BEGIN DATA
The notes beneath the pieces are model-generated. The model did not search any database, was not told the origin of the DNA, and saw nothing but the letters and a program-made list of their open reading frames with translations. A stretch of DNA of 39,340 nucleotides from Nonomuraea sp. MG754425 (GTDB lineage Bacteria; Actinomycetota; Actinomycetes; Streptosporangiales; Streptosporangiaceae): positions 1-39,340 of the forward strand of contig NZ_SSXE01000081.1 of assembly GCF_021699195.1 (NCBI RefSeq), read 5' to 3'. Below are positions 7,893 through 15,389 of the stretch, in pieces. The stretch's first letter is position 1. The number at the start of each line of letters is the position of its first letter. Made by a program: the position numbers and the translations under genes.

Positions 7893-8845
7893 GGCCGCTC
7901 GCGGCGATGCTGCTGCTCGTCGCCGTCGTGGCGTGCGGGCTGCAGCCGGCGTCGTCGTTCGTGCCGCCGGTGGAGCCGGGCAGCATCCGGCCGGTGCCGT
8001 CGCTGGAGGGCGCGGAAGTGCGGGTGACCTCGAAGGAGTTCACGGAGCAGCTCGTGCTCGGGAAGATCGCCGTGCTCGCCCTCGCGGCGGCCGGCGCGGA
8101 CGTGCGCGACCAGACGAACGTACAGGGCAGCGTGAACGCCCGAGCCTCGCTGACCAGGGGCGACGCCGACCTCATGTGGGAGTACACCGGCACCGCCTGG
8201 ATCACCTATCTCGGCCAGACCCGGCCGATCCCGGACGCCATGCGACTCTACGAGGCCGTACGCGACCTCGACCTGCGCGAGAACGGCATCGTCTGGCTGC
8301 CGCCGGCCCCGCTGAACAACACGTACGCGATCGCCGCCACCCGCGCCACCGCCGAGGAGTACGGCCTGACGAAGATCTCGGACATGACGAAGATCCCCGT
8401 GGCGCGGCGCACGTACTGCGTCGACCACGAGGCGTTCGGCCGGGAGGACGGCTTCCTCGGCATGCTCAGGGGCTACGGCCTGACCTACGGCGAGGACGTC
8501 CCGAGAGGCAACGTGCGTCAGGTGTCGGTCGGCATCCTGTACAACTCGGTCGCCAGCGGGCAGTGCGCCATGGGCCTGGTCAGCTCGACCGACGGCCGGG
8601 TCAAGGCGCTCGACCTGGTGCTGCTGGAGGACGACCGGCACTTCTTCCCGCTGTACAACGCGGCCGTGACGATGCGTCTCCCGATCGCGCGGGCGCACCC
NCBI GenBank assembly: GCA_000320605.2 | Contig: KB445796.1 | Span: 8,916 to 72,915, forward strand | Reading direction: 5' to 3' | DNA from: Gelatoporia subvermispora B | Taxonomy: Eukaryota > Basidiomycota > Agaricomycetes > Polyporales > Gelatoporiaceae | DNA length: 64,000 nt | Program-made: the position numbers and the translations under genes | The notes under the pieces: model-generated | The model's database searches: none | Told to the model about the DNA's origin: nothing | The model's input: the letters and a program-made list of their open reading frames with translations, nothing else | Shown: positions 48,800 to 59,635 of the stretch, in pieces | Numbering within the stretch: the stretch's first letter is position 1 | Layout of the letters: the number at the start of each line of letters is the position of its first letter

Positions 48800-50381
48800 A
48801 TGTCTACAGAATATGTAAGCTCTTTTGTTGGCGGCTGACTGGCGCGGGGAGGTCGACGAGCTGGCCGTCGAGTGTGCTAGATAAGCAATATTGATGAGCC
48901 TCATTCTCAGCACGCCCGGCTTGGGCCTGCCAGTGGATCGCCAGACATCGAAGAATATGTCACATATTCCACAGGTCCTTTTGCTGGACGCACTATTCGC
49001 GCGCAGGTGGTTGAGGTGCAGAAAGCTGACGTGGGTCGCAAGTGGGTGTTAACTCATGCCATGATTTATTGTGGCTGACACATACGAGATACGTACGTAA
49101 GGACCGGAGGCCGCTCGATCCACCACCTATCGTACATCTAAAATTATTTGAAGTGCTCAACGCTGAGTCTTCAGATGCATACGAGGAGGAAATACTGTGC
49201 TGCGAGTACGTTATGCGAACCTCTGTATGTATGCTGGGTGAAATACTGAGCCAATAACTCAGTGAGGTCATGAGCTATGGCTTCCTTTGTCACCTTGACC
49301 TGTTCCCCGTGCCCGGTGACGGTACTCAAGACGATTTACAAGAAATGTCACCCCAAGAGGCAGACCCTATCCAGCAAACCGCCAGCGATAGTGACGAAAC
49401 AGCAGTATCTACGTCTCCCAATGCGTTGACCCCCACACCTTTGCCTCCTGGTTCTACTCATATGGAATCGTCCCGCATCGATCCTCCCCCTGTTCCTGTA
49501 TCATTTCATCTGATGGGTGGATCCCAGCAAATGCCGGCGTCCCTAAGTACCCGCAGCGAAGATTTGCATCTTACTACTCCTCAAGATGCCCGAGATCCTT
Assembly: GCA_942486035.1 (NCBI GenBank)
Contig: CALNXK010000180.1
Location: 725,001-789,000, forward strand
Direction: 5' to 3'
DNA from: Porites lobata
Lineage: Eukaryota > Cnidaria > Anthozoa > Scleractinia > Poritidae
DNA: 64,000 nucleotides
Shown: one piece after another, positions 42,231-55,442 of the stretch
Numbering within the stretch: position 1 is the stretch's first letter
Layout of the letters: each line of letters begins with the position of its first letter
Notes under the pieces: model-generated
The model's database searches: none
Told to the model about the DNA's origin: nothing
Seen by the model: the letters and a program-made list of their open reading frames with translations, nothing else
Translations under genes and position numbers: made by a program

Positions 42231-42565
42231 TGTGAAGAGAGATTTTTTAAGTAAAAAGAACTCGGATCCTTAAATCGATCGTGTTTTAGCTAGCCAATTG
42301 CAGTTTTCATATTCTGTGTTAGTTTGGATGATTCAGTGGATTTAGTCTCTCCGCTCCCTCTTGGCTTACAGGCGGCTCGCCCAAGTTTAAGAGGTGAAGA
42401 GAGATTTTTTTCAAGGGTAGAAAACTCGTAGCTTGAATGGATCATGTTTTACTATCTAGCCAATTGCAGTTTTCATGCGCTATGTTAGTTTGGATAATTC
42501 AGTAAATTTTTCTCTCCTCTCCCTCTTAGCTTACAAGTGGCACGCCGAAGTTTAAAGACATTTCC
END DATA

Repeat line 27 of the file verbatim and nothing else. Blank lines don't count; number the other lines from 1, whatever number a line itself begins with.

DNA from: Porites lobata